So, go ahead. Weare a red shirt on Friday. Raise "awareness." You know what "awareness" is? It's nothing. Everyone is aware of heart disease and child abuse and saving the whales and supporting the troops and every other god-damned thing. Everyone, and I mean everyone, is aware of all that stuff. I shiver every time I hear that an event is to raise "awareness." How about we agree that everyone's aware and do a fundraiser instead?

You know when Katy Perry wore purple in her video for "Firework" to support, you know, obscure as it seems, not gay-bashing? You know what that accomplished? Nothing. Did they donate any of the profit from the video to a charity? Hmmm. Or, god forbid, from the song? Did 10% of the profits from iTunes go to thus-and-such? Hmmm.

Or, you know how everything becomes pink in October? You know why? Becase you'll buy it, and consider your duty towards curing breast cancer cured. Do you know how much a corporation has to donate in profits towards curing breast cancer in order to be allowed to color their products pink? Nothing. Precisely nothing. They can quite literally take a Swiffer, put it in a pink box, and profit off of the deaths of millions of women, and donate not a cent to any charity or hospital. Quite a lot of corporations do. And how do they get away with it? Because we, as a people, would rather buy a pink Swiffer than a non-pink one, with the same net result, and act like we made a difference.

Now, to be fair, there are a few corporations that donate SOMETHING to their pet causes, to be fair. But there's no rhyme or reason to it. It doesn't have to be 50% of profits. It can be $10,000, flat rate, regardless of how many pink shirts and bullshit they sell. Or it can be half of a percent of all profits. The important thing is: you don't know. Just seeing that it's pink is enough for us to buy it.

Imagine if every cause célèbre-themed item had to say on it exactly what buying this item would do for the presumed-to-be cause. Some would say "WE DONATE NOTHING FOR BREAST CANCER." Some $2.99 bags of M&Ms would say "$0.13 OF EVERY PURCHASE GOES TOWARDS BREAST CANCER RESEARCH." And here's another killer. Some of the ones that do nothing, literally nothing, claim that simply selling the items guessed it...AWARENESS.

I guess part of what aggravates me about this whole thing is that these symbols, not so long ago, in our own lifetimes even, were MEANINGFUL. As a veteran, I remember when a yellow ribbon was a deep, emotional attachment to a loved one overseas who may never return, and a link to the history of all veterans stretching back to the Civil War when the practice started. Then some asshole realized that he could SELL yellow ribbon magnets for $10 a pop, and everyone who didn't want to do any more for veterans would buy them and pop them on the back of their cars.

So, with a sigh, I watched as a once-sacred symbol of the sacrifices of those driven by the very best angels of our nature was turned into a crass marketing ploy. But that was hardly the end of it, was it? There were other causes out there that wanted to co-opt the yellow ribbon. Suddenly, if you didn't have a veteran in the family, but you did have an autistic kid, you had a puzzle-piece sticker on your car. Then there were red ribbons for AIDS, and pink ribbons for breast cancer, and a hundred more. There were so many ribbons, that they had to start doubling up. Red was for AIDS and heart disease all of a sudden, so suddenly the whole symbology of it became so obscure that no one even knew what the hell anyone was supporting anymore. "Supporting" in the sense of doing nothing.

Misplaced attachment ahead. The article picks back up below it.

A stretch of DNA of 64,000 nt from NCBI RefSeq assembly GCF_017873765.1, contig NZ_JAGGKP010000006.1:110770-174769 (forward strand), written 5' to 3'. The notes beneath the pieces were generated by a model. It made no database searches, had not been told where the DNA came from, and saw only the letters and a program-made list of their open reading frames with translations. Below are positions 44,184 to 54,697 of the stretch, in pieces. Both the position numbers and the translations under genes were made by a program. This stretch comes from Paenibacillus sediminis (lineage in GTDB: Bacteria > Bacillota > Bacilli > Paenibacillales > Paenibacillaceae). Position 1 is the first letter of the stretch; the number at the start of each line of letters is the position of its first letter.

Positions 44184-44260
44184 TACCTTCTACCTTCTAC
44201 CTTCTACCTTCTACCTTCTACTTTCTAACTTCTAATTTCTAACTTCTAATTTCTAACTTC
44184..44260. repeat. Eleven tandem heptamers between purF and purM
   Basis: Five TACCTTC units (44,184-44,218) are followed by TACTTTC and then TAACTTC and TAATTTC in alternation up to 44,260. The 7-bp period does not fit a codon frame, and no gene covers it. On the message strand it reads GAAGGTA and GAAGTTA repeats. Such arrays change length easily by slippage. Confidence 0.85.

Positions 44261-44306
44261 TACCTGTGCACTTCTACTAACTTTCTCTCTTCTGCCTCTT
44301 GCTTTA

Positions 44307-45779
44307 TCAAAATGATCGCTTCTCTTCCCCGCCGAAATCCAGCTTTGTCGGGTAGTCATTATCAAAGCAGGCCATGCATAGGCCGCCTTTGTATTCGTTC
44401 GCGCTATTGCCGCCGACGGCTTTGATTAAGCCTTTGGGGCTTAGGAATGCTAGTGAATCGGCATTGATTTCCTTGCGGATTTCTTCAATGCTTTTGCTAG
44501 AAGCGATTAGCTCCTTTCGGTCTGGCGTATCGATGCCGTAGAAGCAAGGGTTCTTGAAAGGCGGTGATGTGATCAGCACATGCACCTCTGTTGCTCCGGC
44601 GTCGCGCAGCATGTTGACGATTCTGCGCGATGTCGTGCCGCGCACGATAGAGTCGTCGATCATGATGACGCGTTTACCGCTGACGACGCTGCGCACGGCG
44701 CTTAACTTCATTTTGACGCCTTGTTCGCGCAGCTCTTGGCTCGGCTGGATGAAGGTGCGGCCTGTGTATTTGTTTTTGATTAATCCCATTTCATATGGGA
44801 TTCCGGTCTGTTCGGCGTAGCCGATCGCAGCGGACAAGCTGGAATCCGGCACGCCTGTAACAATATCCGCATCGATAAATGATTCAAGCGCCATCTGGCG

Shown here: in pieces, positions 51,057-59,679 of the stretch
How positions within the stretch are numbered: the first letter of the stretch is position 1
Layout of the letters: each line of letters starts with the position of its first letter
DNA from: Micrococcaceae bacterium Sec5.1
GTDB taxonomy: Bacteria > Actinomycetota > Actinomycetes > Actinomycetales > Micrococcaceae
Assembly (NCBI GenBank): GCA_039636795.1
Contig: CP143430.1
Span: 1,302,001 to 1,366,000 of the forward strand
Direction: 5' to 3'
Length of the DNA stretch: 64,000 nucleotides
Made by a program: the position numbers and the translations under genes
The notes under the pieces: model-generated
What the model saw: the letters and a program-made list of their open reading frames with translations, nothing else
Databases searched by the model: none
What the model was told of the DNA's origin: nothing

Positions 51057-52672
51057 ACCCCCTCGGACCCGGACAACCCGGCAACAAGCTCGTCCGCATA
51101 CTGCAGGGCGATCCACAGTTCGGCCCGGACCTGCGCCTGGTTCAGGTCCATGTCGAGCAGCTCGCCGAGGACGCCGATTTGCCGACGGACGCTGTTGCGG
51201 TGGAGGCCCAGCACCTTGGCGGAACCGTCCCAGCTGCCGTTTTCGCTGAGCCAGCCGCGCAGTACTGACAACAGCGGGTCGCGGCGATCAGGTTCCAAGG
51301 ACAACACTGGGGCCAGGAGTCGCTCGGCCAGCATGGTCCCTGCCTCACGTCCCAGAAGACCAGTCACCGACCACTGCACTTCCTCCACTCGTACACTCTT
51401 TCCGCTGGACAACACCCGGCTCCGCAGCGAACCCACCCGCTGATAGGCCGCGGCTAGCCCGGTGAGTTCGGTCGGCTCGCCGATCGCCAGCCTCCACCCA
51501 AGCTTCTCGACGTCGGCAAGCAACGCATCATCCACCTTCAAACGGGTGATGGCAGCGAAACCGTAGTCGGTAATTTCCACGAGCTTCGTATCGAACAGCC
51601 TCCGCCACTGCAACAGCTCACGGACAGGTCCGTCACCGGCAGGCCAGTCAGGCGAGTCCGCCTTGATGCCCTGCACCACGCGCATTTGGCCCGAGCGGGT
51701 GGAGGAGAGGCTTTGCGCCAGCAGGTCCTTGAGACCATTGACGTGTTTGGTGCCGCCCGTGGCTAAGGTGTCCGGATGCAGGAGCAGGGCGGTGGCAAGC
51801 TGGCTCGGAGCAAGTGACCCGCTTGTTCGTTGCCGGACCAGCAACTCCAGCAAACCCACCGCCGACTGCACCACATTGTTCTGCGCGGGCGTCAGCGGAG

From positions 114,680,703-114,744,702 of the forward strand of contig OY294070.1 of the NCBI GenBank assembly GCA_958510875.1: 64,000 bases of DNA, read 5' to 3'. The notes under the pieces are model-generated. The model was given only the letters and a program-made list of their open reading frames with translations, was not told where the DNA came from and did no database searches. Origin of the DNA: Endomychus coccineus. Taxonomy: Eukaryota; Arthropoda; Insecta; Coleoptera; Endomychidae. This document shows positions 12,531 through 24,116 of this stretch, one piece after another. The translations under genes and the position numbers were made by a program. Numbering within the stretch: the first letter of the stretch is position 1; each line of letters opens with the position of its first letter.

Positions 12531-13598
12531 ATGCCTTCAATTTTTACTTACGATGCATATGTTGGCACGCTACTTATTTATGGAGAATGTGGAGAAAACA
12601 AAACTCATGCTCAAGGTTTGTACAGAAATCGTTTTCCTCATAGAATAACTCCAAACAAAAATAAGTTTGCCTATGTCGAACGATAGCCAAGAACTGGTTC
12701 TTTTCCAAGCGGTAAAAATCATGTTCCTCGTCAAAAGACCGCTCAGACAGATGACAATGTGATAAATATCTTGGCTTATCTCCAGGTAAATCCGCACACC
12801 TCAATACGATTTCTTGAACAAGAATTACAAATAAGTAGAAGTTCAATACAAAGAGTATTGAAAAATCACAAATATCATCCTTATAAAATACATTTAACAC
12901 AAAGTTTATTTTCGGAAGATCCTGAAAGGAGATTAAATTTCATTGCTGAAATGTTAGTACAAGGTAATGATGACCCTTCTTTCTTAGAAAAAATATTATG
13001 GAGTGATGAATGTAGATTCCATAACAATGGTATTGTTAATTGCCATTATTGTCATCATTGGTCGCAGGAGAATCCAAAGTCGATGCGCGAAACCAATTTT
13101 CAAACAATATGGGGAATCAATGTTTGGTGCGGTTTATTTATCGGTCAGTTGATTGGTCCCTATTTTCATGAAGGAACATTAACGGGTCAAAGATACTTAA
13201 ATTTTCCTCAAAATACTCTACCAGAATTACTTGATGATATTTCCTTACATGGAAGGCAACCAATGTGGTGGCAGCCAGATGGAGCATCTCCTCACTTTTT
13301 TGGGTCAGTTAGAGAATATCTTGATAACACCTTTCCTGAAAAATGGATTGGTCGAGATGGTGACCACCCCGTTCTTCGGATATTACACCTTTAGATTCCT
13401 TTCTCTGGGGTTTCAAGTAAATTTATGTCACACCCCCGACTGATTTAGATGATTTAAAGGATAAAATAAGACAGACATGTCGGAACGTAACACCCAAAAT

I wouldn't mind if a person who had volunteered at a hospital wore a red ribbon. I wouldn't even mind if someone who had donated $10 to a charity wore a green ribbon. What I object to is the ribbon in and of itself seeming to be enough. "Look," the wearer says, "Showing solidarity is good enough." Solidarity is a start, but we need to go back to looking at it as just a start. We rob all these symbols of all their meaning with overuse.

Remember the little American flag pins that everyone wore after 9/11? You couldn't even be a politician anymore without wearing one. Which meant it meant nothing anymore. Everyone wore it and changed their attitudes and actions not in the slightest, and we entered the most fiercely partisan age in modern American history.

Now we've reached a sad new low in "fixing" all of our problems by buying a ribbon and ignoring them. In a brief throwback to the days of "everybody-had-to-wear-an-American-flag-or-they-weren't-patriotic" last week at the State of the Union address...EVERY...SINGLE...politician in America wore a black and white ribbon. I haven't mentioned that one yet. That's one that honors a single individual. Admittedly, I admire Congresswoman Giffords and I wish her the best of luck in her speedy recovery. But if I really wanted to honor her, wouldn't it do more for me to contribute to the cause of traumatic brain injury, or toning down political rhetoric? Couldn't I do...something? But instead we are now wearing ribbons to raise awareness about individuals.

I guess what I'm saying is, I support causes, and I want people to support causes, but I want them to ACTUALLY support them. Please, don't just say, "I support the troops" or put a yellow magnet on the back of your car. Volunteer at the VA. Donate money to an injured veteran's group. Hell, petition your congressperson for more rights for veterans. Do something. Do ANYTHING. Just be active about it.

[Steps off soapbox]